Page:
I accidentally removed one of the content databases from a web application. I mounted it back but now the content database shows zero site collections in it.
I really messed up the production system, can anyone help me?
This might certainly be it. It might also be trying to create one on the default SQL server and not the one you want. We have 3 sql servers in our farm and it was going to the 1 instead of 2.
This is an old point but I did want to point out something. When you run the command:
Mount-spcontentdatabase -name (name of your db) -webapplication (name of your web app)
If you happen to spell the database name wrong it will create a new database in SQL and it will then show you 0 sites. I've seen it happen and I've done it before.
Just thought I might pass that tip on.
I know this question is nearly a year old, but we recently had a similar problem and I thought I'd post here in case it helps anyone else. We had the same issue, a web application that, according to central admin, had a single content database with 0 site collections in it.
I ran the following commands:
$app = get-spwebapplication –identity “url of the problem web app” $app.contentdatabases.count
Which outputted 2 instead of the 1 I was expecting (and that central admin was showing).
These findings led me here.
So I ran the suggested SQL query on the config database looking for the dodgy database reference in the Xml.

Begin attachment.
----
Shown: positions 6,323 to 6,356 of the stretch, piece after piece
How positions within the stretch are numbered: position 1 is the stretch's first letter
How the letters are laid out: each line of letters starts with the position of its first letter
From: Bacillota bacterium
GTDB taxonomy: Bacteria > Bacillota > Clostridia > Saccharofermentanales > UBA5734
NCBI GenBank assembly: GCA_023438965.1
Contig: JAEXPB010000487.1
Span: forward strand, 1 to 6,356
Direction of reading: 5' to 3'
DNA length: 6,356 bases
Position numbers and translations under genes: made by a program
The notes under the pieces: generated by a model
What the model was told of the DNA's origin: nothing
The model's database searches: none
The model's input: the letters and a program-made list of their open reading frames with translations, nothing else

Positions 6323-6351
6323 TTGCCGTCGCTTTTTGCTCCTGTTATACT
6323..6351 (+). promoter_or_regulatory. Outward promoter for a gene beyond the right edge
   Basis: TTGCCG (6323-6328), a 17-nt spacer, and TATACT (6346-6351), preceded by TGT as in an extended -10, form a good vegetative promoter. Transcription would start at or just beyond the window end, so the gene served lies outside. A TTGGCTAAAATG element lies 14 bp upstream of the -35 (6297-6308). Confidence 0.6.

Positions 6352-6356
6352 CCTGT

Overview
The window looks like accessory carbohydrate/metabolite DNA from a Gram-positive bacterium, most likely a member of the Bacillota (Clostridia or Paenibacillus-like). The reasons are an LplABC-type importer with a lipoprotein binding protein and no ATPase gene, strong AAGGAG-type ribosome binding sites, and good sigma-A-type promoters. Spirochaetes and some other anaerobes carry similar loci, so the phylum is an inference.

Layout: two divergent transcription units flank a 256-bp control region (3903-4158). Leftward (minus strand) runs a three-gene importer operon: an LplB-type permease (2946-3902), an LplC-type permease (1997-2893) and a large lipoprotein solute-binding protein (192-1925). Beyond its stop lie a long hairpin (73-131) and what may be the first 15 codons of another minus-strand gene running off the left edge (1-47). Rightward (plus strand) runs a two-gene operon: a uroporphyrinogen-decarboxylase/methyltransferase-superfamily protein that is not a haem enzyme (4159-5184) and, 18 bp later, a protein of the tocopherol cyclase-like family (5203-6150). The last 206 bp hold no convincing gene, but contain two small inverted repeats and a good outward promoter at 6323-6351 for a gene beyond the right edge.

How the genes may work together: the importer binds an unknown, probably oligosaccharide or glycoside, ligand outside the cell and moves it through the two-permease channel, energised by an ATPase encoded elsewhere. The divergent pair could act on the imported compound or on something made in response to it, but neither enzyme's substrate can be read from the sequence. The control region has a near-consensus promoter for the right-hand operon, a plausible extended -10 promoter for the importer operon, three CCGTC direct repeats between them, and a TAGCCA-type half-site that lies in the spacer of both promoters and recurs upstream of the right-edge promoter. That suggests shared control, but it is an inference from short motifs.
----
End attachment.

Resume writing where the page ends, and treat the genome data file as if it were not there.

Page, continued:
When I had this guid I ran the suggested commands:
$db = get-spwebapplication –identity “url of the webapplication that had the null entry” $db.contentdatabses.delete(“guidOfProblemDb”)
However, this gave a null reference exception.
I then ran these commands:
$db = Get-SPDatabase -Identity "guidOfProblemDb" $db.Delete()
Finally I ran the commands that Wictor suggested
And central admin finally accepted that there was a site collection in the content database and over the course of an hour or so the web application started working properly again (I'm guessing that this was caused by numerous time jobs).
Did you check to make sure that you mounted the right db. If you type the database name wrong it will create a new database and it will show 0 current site count. I know - I've done this and because I didn't refresh the sql node I didn't see the new content_database listed.
For example: Your content database is named:
You meant to type
mount_spcontentdatabase -name wss_content_help0101 -webapplication http:// server
But instead you type:
mount-spcontentdatabase -name wss_content_help101 -webapplication http:// server
You will see that the database is attached to the web app but it will show 0 for the currentsitcount. Now if your upset that your site isn't up in the first place its easy to type the wrong name in powershell. What is annoying to me is that a new database is created and attached to the web application. I wish it would just throw back an error and state that the database doesn't exist but it doesn't. It just goes along its happy way and creates a new empty db for your web app.
This may not be what happened to you but this happened to me and its an easy mistake to make and can set you off on a wild goose chase.
Ok, I assume that you have removed the Content Database from the Web application but that is still existing in the SQL Server.
You can attach the Content Database using
stsadm and perform the IISReset afterwards:
stsadm -o addcontentdb -url http://server:port/ -databasename WSS_Content_New -assignnewdatabaseid -databaseserver yourdatabaseserver